Strengthening your team
Recruiting the right fit
For a lot of greenhouse and nursery growers, finding new employees involves luck more than strategically recruiting people with qualities you want for your team. That can get an extra body on site during your busy time, but peak season immediately gets more complex when that person isn’t a good fit. Focused recruitment helps ensure new hires fit your company culture, lifts the burden off existing staff, and builds morale all around.
Recruiting is most effective when you think of it as a year-round opportunity to grow your future and strengthen your staff. But even during your busiest times, it’s critical to focus on the long haul and make time to do it right. Network with local schools, your horticulture peers, and loyal customers. Look wherever you find people that share your passion for growing and making the world a better, greener place. Don’t settle for just anyone who comes your way, even with recommendations, unless you believe they fit.
Interviewing with intention
If you don’t already have a thoughtful, well-developed interview process, it’s time you did. That doesn’t mean it has to be formal and fussy—unless that’s who you are. If that’s the case, then that’s fine. Whatever your approach, it needs to be authentic and reflect you, your operation, and your existing team. If you have a set of standard questions that have been in place for more than a few years, it’s time to revisit those and revise them.
Times have changed. People have changed, and so has your business. Brainstorm with your most trusted staff about what you really want and hope to see for your business and for them. Think about the one person who most surprised you in becoming a top-notch employee. What qualification did you think that person lacked—that they didn’t even need? Rethink what you want in people you may work with for many years. Then revise your screening process, so your interviews align with your intent.
Orientation and onboarding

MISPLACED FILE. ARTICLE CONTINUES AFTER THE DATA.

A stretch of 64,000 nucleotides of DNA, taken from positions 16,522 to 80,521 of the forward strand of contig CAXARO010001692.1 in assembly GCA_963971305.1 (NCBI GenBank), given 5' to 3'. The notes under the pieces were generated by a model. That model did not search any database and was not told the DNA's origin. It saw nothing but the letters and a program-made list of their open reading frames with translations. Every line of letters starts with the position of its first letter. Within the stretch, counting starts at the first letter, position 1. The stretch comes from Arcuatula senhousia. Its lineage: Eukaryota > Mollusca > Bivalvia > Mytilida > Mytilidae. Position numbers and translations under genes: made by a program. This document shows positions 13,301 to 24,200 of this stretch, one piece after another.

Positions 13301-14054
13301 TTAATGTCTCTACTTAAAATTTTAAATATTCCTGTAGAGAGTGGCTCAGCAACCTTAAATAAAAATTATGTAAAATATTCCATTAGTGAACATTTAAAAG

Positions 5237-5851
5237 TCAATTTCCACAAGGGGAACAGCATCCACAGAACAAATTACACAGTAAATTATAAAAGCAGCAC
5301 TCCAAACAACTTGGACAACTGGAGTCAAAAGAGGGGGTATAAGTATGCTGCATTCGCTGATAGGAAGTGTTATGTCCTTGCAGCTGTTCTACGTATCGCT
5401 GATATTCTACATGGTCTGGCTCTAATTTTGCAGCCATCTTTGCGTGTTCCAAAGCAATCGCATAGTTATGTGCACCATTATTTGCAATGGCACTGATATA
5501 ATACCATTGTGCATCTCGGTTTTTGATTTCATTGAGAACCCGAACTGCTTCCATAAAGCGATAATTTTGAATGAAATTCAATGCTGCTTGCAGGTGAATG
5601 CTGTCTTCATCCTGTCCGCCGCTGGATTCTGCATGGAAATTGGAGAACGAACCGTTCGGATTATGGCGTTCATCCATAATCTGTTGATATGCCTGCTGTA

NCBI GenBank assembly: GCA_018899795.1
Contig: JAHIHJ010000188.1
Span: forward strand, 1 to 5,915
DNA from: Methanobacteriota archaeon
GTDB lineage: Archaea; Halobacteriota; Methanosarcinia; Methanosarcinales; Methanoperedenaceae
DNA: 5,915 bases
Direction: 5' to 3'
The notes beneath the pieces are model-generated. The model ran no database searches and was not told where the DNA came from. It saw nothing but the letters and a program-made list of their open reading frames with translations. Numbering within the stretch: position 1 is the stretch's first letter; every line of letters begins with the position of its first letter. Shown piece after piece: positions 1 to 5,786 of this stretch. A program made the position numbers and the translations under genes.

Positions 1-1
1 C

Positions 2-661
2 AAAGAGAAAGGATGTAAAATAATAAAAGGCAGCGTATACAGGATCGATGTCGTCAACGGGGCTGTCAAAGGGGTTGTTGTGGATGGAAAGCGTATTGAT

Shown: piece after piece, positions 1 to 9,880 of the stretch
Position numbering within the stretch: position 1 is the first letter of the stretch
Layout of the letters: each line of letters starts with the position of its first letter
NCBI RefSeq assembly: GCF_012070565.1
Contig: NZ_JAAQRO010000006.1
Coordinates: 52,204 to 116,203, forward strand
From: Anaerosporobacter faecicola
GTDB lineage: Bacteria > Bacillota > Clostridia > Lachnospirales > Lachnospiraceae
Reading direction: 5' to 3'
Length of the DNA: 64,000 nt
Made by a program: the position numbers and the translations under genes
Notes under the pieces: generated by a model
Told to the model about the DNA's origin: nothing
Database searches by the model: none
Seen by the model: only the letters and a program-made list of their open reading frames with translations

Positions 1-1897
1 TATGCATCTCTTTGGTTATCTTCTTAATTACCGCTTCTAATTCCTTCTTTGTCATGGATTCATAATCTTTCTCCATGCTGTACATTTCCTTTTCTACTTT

When a new hire steps into their position for the first time, regardless of the extent of their experience or responsibilities, a lot of emotions can be going on. By taking time to orient that person, help them feel confident, and integrate them into your organization, you help ensure their feelings will be positive. That’s important because those same feelings will be conveyed—intentionally or unintentionally—to other employees and customers that encounter your new hire.
Forbes recently reported that 80% of new employees who get less-than-adequate orientation make plans to quit soon. If you feel like you don’t have the time or staff to properly orient new hires, imagine the impact when that new employee walks at the height of spring. Take time to familiarize them with you, your company goals, and your company culture. Introduce them to all your key folks. Let them know they’re part of your team—informed, confident, and valued from day one.
Training is one key to building a strong, dynamic team—and it shouldn’t start or stop with just new hires. Ongoing training programs aimed at all your employees can help build understanding, camaraderie, and strength through all levels of your team. Training in customer service, personal interactions, product knowledge, and company procedures helps new hires feel grounded and existing employees feel equally valued, prepared, and equipped to succeed and grow. (A product session with your local ICL territory manager is a great training tool to add to the mix.)
Don’t forget that training isn’t limited to formal instruction, workshops, and webinars. Everything you and your staff say and do serves to teach or “train” new hires and other employees what’s expected and acceptable, and what’s not. Only when you keep that framework in mind can you build a strong team, grow them even stronger, and see the results you want.